Experts offer guidelines for safety on ice

McHenry County residents may be tempted this week to ice fish, skate, drive a snowmobile along the Fox River or play some pond hockey as temperatures dip to frigid levels.

But area firefighters warn the cold weather doesn’t mean ice over a lake, pond or river is safe for walking or other winter activities.

“There is no such thing as 100 percent safe ice,” said Chris Bedore, dive rescue coordinator for Crystal Lake Fire Rescue. “Determining the strength of ice is extremely difficult, especially for an untrained individual.”

Those inexperienced individuals can face grave consequences. A fall through the ice is always life threatening, said Bedore, who has 14 years of dive expertise at the Crystal Lake department.

The extremely cold water and shock can instantly cause hypothermia, where the body loses heat faster than it can replace it. If body heat can’t be maintained, death is almost certain, Bedore said.

A Johnsburg man drowned early last year after falling through ice in a pond near his home. In February 2012, residents in Grayslake made the evening news after saving four kids who fell through a frozen neighborhood pond.

In almost any instance, people can follow general guidelines to determine the strength of ice and to recover from a fall through it.

Temperatures need to be lower than 20 degrees for at least a week to make ice strong enough to be considered safe, Bedore said. The safety of the ice also depends on age.

For children, two-inch-thick ice might be safe enough, but ice needs to be at least four inches thick to support adults. Children should be discouraged from venturing onto thin ice since adults may not be able to rescue them, Bedore said.

Temperatures, snow cover, currents, springs and fish all affect the safety of ice, which can be a few feet thick in one area and inches thick a few yards away, Bedore said.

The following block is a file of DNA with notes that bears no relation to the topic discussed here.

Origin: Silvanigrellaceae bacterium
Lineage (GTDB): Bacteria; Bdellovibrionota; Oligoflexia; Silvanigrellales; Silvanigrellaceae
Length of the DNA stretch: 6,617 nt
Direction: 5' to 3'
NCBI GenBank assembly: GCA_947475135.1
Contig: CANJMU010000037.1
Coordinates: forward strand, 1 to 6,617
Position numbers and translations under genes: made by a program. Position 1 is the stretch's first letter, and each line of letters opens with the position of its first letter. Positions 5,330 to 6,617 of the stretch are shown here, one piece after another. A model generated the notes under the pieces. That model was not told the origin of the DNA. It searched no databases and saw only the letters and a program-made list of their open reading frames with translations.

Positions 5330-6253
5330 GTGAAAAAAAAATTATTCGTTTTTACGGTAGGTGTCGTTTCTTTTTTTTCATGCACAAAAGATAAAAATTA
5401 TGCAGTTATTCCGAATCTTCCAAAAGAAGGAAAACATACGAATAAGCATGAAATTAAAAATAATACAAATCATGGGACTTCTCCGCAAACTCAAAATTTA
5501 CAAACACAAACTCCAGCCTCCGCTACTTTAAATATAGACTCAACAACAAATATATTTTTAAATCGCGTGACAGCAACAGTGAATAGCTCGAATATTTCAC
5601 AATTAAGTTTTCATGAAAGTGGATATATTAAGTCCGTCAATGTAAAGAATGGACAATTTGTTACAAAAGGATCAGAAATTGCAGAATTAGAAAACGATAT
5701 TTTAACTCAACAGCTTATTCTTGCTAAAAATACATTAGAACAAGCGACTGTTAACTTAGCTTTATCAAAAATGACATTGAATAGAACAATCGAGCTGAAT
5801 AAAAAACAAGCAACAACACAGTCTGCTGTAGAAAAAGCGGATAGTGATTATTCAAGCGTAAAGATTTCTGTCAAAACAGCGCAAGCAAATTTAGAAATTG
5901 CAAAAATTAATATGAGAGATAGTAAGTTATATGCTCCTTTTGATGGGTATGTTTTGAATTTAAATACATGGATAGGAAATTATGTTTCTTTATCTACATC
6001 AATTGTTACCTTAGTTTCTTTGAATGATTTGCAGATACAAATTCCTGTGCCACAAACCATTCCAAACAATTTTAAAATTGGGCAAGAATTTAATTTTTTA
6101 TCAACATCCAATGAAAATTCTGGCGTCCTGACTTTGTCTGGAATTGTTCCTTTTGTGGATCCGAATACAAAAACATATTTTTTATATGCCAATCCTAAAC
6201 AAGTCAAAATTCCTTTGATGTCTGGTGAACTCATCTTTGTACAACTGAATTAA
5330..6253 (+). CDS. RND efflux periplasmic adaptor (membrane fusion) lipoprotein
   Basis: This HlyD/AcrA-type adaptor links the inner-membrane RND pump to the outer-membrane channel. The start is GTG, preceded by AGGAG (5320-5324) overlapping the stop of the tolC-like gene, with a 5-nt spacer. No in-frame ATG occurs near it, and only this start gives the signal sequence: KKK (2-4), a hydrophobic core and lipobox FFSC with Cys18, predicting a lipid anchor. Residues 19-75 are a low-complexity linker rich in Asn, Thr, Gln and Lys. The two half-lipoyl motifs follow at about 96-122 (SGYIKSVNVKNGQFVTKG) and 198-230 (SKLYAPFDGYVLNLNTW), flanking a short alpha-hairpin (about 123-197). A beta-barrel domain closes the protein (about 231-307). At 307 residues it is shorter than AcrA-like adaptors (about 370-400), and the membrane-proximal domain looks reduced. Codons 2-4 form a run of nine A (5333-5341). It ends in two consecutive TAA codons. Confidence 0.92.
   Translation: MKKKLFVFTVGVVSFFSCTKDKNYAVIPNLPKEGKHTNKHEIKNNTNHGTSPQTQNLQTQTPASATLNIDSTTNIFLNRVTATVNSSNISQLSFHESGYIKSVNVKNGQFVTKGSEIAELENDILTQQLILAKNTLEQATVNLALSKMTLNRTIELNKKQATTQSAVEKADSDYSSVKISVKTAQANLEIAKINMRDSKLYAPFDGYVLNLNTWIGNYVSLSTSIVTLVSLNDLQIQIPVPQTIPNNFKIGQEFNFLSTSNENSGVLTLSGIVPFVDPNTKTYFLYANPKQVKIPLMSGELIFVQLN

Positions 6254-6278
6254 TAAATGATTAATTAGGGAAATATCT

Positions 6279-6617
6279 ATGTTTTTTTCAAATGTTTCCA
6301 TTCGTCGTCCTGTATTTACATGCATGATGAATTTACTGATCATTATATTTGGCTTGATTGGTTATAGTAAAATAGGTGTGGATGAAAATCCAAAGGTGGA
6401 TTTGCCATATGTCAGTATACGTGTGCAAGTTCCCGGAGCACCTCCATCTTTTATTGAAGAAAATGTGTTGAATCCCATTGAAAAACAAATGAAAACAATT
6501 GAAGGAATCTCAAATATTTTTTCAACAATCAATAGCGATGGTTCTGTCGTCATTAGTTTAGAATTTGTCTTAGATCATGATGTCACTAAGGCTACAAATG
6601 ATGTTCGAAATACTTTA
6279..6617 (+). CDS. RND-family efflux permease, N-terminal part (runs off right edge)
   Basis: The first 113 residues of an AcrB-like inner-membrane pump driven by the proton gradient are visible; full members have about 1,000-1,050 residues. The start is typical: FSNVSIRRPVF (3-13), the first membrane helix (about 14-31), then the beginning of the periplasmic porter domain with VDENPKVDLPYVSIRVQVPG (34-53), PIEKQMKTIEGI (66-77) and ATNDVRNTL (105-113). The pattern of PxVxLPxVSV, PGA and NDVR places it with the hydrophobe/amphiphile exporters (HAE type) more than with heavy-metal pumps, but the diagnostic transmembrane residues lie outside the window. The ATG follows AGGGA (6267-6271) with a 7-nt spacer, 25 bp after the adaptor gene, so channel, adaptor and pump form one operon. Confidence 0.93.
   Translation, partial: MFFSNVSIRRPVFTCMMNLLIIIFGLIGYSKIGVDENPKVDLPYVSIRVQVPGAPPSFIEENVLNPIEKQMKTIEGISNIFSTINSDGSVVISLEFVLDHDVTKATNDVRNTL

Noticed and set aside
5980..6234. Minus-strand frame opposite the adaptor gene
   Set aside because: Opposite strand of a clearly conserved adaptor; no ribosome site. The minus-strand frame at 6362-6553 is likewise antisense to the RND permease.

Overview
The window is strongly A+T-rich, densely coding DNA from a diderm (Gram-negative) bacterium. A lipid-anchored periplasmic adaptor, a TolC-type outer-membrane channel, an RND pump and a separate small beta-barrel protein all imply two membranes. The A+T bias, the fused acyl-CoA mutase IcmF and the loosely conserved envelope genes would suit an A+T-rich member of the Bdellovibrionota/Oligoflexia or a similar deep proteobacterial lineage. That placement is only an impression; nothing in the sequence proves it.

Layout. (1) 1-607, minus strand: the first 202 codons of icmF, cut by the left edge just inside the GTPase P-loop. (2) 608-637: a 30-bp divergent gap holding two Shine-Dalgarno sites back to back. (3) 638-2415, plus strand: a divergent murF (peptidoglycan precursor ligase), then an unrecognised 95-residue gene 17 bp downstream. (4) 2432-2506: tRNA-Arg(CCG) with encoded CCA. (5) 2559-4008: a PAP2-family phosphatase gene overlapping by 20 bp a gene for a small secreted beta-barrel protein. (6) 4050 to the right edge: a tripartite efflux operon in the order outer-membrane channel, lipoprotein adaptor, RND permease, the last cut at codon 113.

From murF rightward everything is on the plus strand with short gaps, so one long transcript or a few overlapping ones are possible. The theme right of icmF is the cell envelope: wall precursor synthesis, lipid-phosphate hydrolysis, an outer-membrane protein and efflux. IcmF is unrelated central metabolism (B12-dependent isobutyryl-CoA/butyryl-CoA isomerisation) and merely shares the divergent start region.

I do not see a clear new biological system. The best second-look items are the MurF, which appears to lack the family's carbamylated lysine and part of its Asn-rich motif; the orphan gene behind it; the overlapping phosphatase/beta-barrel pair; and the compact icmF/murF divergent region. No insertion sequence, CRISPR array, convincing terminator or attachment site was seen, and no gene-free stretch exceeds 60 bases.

Appearances also matter. Thin, white, cloudy or snow-covered ice is not safe, while ice that is clear or bluish is generally safe, Bedore said.

“The most important tip is, ‘If you don’t know, don’t go,’ ” Grayslake Fire Lt. Rodney Buckley said.

Buckley is a team leader on the dive rescue team for the Lake/McHenry County Fire Departments Specialized Response Team. A team of divers from 45 area fire departments make up the rescue team, dispatched to assist individual departments in emergency situations.

Buckley also speaks to high school students around the Grayslake area about ice safety. A common misconception he encounters from people is that clothes make it harder to swim.

Clothes will absorb water, so people shouldn’t waste energy – and excess body heat – trying to take items off, Buckley said.

“Don’t take off your coat, your boots, you just get yourself out of the water,” Buckley said.

If people find themselves in the frozen water, they should put their hands and arms on the unbroken surface of the ice, lie horizontal in the water and kick their feet to work back onto the surface, Bedore said.

Once on the surface, people should lie flat on the ice and roll away from the hole in the water, he said.

Keep yourself safe

Ice thickness safety guidelines for new, clear, solid ice:
• 2 inches or less: stay off
• 4 inches: ice fishing or other activities on foot
• 5 inches: snowmobiles or ATV
• 8-12 inches: car or small pickup
• 12-15 inches: medium truck

Would-be rescuers should:
• Immediately call 911 and use others to make a rescue
• Reach the victim by extending items like tree branches or ladders.
• Throw items like a rope or hose for longer distances.
• Go to the victim, if all other options have failed.

Source: Crystal Lake Fire Rescue

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